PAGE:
Avoiding the Back-to-School Money Pit
I suppose it starts in July. The advertisements for back-to-school products seem to start earlier each year. Everywhere you look, you are bombarded with the latest and greatest trends for school. I can easily tune them out, but my eleven-year old most certainly notices.
The other day, I saw an ad for a "must-have" back-to-school item that stopped me in my tracks: a cell phone. Really? Since when did cell phones show up on the requirement list from your local school district? While many kids do own them, they are certainly not a school necessity. And my daughter will NOT be carrying one this year or next, for that matter. But she will want one, no doubt.
As a parent, it is my job to model good stewardship for my children. They know that when a new school year rolls around, we go shopping. They also know there are limits. I am not afraid to say no.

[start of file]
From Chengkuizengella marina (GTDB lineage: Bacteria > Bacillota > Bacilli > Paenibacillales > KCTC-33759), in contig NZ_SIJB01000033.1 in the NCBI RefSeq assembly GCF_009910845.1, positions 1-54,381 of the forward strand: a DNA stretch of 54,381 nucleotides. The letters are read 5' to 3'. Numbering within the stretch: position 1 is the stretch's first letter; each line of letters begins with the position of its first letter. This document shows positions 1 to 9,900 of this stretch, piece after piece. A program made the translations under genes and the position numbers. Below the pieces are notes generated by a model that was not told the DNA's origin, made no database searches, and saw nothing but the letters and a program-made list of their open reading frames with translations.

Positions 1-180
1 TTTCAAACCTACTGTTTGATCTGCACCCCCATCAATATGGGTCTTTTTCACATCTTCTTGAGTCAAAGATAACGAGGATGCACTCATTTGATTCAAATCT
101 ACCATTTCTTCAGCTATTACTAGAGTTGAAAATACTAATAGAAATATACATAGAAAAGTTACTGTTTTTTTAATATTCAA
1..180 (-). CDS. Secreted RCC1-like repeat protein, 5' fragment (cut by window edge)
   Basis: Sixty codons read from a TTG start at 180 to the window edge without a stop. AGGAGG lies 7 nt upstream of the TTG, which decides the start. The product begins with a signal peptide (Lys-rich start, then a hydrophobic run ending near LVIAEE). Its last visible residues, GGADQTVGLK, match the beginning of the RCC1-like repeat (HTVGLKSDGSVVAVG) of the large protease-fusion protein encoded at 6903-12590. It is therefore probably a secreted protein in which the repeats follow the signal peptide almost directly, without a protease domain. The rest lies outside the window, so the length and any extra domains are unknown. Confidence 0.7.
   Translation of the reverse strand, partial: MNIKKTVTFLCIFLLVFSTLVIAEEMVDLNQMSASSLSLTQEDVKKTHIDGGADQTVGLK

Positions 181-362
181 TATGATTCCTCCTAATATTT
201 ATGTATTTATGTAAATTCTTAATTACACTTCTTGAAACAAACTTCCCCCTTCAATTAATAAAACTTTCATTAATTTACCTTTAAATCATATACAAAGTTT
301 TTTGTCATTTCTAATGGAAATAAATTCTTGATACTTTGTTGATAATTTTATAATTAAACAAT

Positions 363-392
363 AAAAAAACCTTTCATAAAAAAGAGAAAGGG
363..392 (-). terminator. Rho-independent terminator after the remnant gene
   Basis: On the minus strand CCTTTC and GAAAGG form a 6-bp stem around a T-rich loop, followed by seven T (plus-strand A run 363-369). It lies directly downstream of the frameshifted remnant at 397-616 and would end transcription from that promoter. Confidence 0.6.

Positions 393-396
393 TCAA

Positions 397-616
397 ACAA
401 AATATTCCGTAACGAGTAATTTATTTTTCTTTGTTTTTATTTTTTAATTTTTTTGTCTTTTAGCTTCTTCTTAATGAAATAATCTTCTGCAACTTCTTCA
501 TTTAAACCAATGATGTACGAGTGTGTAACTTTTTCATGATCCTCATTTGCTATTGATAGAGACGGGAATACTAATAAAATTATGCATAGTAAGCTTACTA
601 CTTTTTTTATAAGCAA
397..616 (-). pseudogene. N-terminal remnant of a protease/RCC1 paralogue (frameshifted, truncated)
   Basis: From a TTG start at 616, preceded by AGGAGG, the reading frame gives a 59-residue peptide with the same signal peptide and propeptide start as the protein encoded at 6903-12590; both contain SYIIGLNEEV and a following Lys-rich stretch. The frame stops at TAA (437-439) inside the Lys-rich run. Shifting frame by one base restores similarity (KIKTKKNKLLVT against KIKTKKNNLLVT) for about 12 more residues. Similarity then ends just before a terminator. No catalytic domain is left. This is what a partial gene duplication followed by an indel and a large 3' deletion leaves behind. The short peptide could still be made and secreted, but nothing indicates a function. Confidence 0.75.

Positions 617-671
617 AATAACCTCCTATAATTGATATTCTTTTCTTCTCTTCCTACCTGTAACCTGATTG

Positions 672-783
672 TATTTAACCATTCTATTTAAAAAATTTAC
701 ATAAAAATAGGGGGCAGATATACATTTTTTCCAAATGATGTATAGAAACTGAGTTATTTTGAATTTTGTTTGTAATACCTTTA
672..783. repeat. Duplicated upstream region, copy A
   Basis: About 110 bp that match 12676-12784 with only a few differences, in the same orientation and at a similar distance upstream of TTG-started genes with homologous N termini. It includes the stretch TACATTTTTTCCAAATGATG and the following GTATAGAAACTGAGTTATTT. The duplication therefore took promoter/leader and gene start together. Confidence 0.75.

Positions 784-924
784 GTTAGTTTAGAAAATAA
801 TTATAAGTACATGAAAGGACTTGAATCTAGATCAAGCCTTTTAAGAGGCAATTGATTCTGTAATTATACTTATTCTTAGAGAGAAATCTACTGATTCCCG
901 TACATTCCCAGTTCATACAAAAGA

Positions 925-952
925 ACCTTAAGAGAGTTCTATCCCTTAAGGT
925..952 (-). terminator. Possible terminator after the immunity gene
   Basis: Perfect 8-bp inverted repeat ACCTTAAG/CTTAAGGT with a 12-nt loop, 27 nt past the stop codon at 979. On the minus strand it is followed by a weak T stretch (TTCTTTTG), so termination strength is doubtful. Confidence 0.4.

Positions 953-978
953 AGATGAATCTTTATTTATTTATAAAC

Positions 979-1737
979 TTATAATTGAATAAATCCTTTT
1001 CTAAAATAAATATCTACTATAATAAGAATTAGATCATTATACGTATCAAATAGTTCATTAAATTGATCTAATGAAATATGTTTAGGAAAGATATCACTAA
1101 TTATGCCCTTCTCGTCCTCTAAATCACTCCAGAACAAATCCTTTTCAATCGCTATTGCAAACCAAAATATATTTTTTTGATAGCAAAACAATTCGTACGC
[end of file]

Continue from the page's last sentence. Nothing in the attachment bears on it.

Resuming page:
Here are some practical tips to implement when your kids whine for that brand name whatchamacallit:
1. Have a budget. Decide ahead of time how much you plan to spend on new clothing, backpacks and shoes. Bring cash when you shop to avoid the plastic temptation. Be clear and upfront with your kids about the limits.
2. Spend more where it matters. I buy a quality backpack once every two to three years for my kids. The cheapest option will not last more than a few months, which I learned the hard way. Same goes for lunch boxes.
3. Save on supplies. School supplies are dirt cheap if you know when and where to shop. Don't overlook office supply stores for amazing bargains.
4. Wait. Do not blow your entire back to school budget before school starts. The best sales will be in late September, and by then your kids will have settled into a routine and know what they still need.
5. Minimize advertising in your home. Ditch the catalogs, fliers and magazines. Limit TV programs that target kids with commercials. The less they are exposed, the less the gimmes seem to appear.
How do you hand the back-to-school shopping madness? Share your tips!